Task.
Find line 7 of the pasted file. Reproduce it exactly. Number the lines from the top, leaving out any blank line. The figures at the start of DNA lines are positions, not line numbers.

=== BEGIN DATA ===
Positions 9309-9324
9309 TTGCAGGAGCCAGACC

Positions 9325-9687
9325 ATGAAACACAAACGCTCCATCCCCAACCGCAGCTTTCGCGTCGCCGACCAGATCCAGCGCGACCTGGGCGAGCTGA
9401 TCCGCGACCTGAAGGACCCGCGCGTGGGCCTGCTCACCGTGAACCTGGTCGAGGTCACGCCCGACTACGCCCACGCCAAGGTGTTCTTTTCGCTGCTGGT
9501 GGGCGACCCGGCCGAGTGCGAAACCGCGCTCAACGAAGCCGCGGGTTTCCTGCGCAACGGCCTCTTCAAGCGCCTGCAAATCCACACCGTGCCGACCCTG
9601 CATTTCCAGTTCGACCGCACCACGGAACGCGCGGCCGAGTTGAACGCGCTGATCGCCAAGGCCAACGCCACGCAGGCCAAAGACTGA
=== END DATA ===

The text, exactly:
9601 CATTTCCAGTTCGACCGCACCACGGAACGCGCGGCCGAGTTGAACGCGCTGATCGCCAAGGCCAACGCCACGCAGGCCAAAGACTGA